Happy New Year, readers! I have been really enjoying practicing guitar lately, so I will write about that.
I've had a Martin Dreadnought body acoustic since high school that I think is a lovely guitar, but on a recent trip to my wife's parents' house I tried out her old classical acoustic that she learned on in high school and loved it. I honestly don't even know what brand it is... it says "Signature Series", model no. "C2", "Designed by Greg Bennett", and "Made in Indonesia." The intonation isn't great, especially as you get higher on the fretboard, but when it's in tune I think it sounds really neat. Also the nylon strings are much more pleasant on my fingers than the metal treble strings. So now I practice on it almost exclusively.
The first song I started learning was "Don't Think Twice, It's Alright" by Bob Dylan. I didn't really know anything about that play style (I guess it's called "Travis Picking"), but it just seemed like a fun song to be able to sit down and play. Travis picking is also ubiquitous in acoustic guitar music, so I figured it would unlock a lot of other songs. And it did! I dunno I don't really feel like writing more about it, you all know this song.
The next song I learned was "Eugene" by Sufjan Stevens off of "Carrie & Lowell". Like much of this album, this song is a haunting reflection on Sufjan's childhood, relationship with his parents, and mother's death. Absolutely devastating song to listen to over and over again, but that's what I did! The progression is fairly straightforward, but for a beginner like me it was pretty difficult physically. The main left hand shape involves index, ring, and pinky in sort of a claw shape while leaving the G string between ring and pinky open (3 5 0 5). This same shape moves up and down the fretboard throughout the song. This is difficult for me for a few reasons:
- It's hard to get my pinky to land on the right string. It tends to fly off on its own whenever I shift positions, and ends up landing in the wrong place when I try to put it back.
- My ring finger constantly mutes the open string.
- Whenever I slide to the next position, the squeaky string sounds seem too loud, and often I leave a ringing string behind as well. I think maybe I push down too hard on the strings or something.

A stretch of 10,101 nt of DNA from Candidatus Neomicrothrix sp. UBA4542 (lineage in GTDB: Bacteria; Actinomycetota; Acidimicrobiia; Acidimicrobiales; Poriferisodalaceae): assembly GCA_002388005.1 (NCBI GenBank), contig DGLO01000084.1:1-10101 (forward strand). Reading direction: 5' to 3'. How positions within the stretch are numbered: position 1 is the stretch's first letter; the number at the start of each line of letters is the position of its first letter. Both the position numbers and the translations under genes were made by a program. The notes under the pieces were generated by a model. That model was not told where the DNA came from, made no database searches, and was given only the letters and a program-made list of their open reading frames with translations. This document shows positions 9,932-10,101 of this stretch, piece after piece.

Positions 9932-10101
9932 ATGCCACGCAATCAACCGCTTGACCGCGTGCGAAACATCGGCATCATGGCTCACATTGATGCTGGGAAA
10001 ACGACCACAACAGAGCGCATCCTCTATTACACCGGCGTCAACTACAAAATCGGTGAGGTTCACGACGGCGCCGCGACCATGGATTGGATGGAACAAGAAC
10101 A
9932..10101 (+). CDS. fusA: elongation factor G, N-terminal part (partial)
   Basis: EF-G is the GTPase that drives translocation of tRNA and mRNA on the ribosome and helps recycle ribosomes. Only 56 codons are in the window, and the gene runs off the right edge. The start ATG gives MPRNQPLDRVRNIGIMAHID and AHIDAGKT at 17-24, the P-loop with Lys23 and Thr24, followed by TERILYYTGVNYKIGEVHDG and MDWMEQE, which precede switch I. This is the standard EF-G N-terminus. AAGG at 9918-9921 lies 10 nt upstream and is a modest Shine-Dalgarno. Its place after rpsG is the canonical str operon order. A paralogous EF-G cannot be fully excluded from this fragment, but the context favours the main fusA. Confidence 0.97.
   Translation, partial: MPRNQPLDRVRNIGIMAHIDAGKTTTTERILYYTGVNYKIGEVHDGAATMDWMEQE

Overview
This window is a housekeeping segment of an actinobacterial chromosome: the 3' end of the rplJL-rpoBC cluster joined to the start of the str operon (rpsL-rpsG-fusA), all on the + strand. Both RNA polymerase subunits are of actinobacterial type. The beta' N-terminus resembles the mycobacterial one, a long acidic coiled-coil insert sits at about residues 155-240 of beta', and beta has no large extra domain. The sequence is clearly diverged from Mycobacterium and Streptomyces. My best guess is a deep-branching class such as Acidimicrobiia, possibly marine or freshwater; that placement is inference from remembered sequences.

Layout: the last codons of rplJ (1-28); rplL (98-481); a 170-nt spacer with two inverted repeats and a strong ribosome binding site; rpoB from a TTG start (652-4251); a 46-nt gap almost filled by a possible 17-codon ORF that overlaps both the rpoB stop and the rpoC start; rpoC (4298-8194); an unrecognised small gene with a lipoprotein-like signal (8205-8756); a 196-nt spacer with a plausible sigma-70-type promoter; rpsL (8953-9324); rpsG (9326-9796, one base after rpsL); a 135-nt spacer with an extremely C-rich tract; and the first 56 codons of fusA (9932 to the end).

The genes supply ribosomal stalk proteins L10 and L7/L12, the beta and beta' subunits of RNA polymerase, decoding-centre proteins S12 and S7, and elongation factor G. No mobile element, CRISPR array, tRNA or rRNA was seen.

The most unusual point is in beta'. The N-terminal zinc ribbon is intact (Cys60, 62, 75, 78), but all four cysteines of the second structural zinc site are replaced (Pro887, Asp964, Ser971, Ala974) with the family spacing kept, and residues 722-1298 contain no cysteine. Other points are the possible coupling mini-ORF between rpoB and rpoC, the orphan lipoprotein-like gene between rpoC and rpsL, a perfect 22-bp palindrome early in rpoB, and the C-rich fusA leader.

This song is gorgeous though, and I feel like I still get a lot of mileage out of practicing it because it touches a lot of fundamentals.
After these two songs it was off to the races. I started learning a couple others off of "Carrie & Lowell" (title track, "Death with Dignity"), and some songs from Sufjan's recent collaborator Angelo De Augustine ("You Needed Love, I Needed You", "Blue"). Then I branched off into another Stevens (Cat) and leared "The Wind", which is a totally different finger pattern. Oh, side-note: I was inspired to learn "The Wind" because of the show "1899", which is a great show you should watch if you liked "Dark". Now I'm focusing on "Hearts and Bones" by my boy Rhymin' Simon. This song is really hard for me, but it's so satisfying to play.
I usually end up using tabs or YouTube videos to learn the songs, but I always spend at least a few minutes trying to figure it out by ear first. I usually end up with something vaguely resembling at least part of the song. Then I look up live performances of the songs, and try to figure it out by looking at their hands. Then if I'm still stuck, I look up the tabs like a dang scrub.
Eventually I would also like to do some more rudimental practice that is not just learning songs. One thing I miss about Tabla is the strict practice routine, in which I would practice a short movement thousands of times in a row to build stamina. But I haven't really found a book or anything with these types of exercises that interests me, so I'm just going to stick with songs for now.
The concrete goal is to know 12 songs top-to-bottom in 2023. That is, I can play along with the entire track. Right now I can probably do this with 3-4.
I guess the goal-behind-the-goal is to open another creative outlet for myself. Since my band broke up just before the pandemic, pretty much my only creative outlet has been programming. Eventually I would also like to get to a place where I could write my own songs. This style of music that I've been learning feels very accessible in terms of songwriting, because they often have really simple structures and lyrics. I'm hoping the more songs I learn, the more instincts I'll build up for chord progressions and things like that, and writing songs will come a little more naturally than it does now (that is, not at all). Or maybe I will just learn a bunch of other people's songs! That's fine too!
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